Let's do a quick exercise. Imagine your favorite picture book—fiction or nonfiction—from when you were a kid. Now write one sentence describing why you loved this book. Just one sentence—no cheating.
Look at that sentence you wrote. Chances are, you described how the book made
you feel. Bonus points if this feeling was linked to the first time you were
introduced to a big idea that invited you to think about the world a little
differently. Perhaps that idea was something as simple as You are always
loved, or as complex as Two people can have different opinions, and they
can both be right. Books that managed to connect these new ideas to your
life in a deeply personal way are the ones that made indelible imprints on your
childhood, and still resonate with you today.
book biographies are full of big, new ideas. Through their human subjects,
biographies link us to the past, illuminate the present, introduce us to
ordinary people who did extraordinary things, and celebrate how even small past
achievements ripple through time to influence our lives today. They are
ready-made for classroom use, putting a human face on history and STEAM (Science,
Technology, Engineering, Art, Math) topics. All of this means writing a
successful picture book biography should be a slam dunk, right?
always. You may be passionate about your subject and excited to share this
person's accomplishments with young readers. But unless you can draw a line
from your subject to your reader's life right now, you're not likely to
make that emotional connection. If readers can see a little of themselves in
your subject, then your picture book biography moves beyond being just an
information delivery system. It becomes a three-dimensional, flesh-and-blood,
emotional connection can be complicated by two things: if you're writing about
a person from the past, the achievements of your subject may have had
tremendous impact on the world at the time, but could now be so ingrained in
our culture that your readers will take them for granted. Also, many subjects'
greatest feats happened when they were adults. So your job is to get readers to
care about something a grown-up most likely did before they were born. Simply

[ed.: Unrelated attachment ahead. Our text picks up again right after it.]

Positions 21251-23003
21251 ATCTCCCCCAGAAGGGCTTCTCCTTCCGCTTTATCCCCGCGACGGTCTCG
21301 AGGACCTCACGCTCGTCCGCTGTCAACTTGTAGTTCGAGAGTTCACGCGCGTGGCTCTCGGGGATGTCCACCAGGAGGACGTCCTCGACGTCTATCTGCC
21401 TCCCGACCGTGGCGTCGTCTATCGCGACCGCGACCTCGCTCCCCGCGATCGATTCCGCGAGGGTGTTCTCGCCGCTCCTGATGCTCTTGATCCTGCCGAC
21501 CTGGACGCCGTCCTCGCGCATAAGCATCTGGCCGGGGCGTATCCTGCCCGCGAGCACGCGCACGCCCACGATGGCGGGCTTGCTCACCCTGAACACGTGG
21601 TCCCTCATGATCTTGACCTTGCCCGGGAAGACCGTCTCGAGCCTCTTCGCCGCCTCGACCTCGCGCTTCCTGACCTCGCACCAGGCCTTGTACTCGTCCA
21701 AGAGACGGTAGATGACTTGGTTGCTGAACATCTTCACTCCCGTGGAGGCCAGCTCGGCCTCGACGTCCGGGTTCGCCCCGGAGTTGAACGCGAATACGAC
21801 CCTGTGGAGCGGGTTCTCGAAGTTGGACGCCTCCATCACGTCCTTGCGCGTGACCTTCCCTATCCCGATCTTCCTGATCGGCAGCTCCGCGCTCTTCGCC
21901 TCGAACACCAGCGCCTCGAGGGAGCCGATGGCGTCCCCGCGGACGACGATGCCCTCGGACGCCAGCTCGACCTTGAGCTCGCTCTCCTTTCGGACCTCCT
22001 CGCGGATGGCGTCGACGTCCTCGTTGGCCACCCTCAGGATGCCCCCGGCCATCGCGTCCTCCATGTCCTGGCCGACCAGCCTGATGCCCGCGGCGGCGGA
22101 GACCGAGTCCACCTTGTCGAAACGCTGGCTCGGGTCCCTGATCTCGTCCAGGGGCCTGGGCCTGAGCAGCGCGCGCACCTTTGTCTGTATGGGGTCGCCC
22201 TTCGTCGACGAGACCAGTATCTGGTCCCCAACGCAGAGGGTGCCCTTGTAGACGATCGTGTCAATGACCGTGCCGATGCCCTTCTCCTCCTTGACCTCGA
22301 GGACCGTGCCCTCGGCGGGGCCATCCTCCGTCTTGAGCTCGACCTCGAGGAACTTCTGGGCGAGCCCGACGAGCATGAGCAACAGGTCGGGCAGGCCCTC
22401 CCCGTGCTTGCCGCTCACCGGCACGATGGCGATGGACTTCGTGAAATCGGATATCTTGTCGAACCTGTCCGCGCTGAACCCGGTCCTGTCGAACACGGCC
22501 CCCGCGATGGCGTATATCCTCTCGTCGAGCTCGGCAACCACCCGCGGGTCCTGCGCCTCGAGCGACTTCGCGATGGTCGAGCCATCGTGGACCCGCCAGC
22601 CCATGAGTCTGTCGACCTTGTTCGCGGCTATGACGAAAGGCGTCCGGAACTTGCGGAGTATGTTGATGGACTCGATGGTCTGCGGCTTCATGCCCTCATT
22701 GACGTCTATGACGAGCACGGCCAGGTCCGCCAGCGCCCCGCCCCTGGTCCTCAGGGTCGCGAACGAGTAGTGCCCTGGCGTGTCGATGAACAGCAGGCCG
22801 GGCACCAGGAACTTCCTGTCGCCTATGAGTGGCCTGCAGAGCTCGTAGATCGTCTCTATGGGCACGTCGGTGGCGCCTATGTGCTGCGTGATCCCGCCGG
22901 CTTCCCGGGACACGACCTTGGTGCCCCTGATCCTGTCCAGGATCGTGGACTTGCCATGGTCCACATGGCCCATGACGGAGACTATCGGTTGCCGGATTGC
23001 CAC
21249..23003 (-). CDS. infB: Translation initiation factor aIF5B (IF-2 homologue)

telling readers that a topic is meaningful isn't enough. You have to show
build that emotional bridge between your readers' lives and your topic, start
in your subject's childhood whenever possible. Even if your biography spans several
decades of your subject's life, find something from their early life that set
them on their path to greatness. Chances are, this early spark will be
relatable to your audience.
Running: Bobbi Gibb and the Boston Marathon by Annette Bay Pimentel (illustrated by Micha Archer) is
about the first women to run the Boston Marathon. The book starts like this:
book takes place from the early 1950s until 1966, well before readers (and
their parents) were born. But Pimentel opens with a universal, timeless
childhood experience: being told you can't do something because you are (a
girl/a boy/too young/too small/not smart enough/not experienced enough/....)
And don't bother arguing because those are the rules. Period.
absurdness of this rule will not be lost on readers, who've grown up watching
women athletes attain celebrity status. Of course girls can run! It's the
school's equivalent of “Because I said so.” Young children have a fierce sense
of fairness, and nothing irks them more than a stupid rule for rule's sake.
Bobbi Gibb believed this too, and over the next several years worked to change
the rule, despite numerous unexpected obstacles. The idea that a bad rule can,
and should, be changed will be a light bulb moment for many readers. This theme
underscores Bobbi's story and inspires readers to question unfair rules in
their own lives.
Radiant Child: The Story of Young Artist Jean-Michel Basquiat, by Javaka Steptoe, chronicles the childhood and early adulthood of Basquiat, the neo-expressionist painter whose style merged street art, punk, and rap influences starting in the late 1970s, making a huge impact on modern art. Steptoe chose to focus on several accessible themes to draw young readers into Basquiat's work. One is the use of art as voice, and how art doesn't have to look conventional to make an impact. Another is Basquiat's close relationship with his mother, who taught him to see art everywhere. In his late childhood, Basquiat's mother moved into a care facility because of mental illness. Basquiat used his art to stay connected with his mother into his adulthood.
often use art to express their voice, and as a way to gift affection to the
people in their lives. Radiant Child gives readers permission to be bold
with their self-expression, and assures them that their voice is beautiful,
even if it's messy or colors outside the lines. That's a powerful, freeing
message to a young child whose own art may look very much like this famous
artist's early drawings.
What kid can resist the nail-biting thrill of tagging along with someone who isn't afraid to see what lurks in the dark? It's a slam dunk.
Think about why your biography subject got started on the path to the accomplishment you plan on making the focus of your book. What inspired your subject, or compelled him/her to work toward this goal? Can you highlight this “why” in a way that's relevant to your readers' lives? Brainstorm several possibilities.
ABOUT THE AUTHOR
ABOUT THE PRIZE
Laura is giving away one recording of her Writing Creative Nonfiction Picture Books webinar (go to https://writingblueprints.com/p/writing-creative-nonfiction-picture-books for a description.)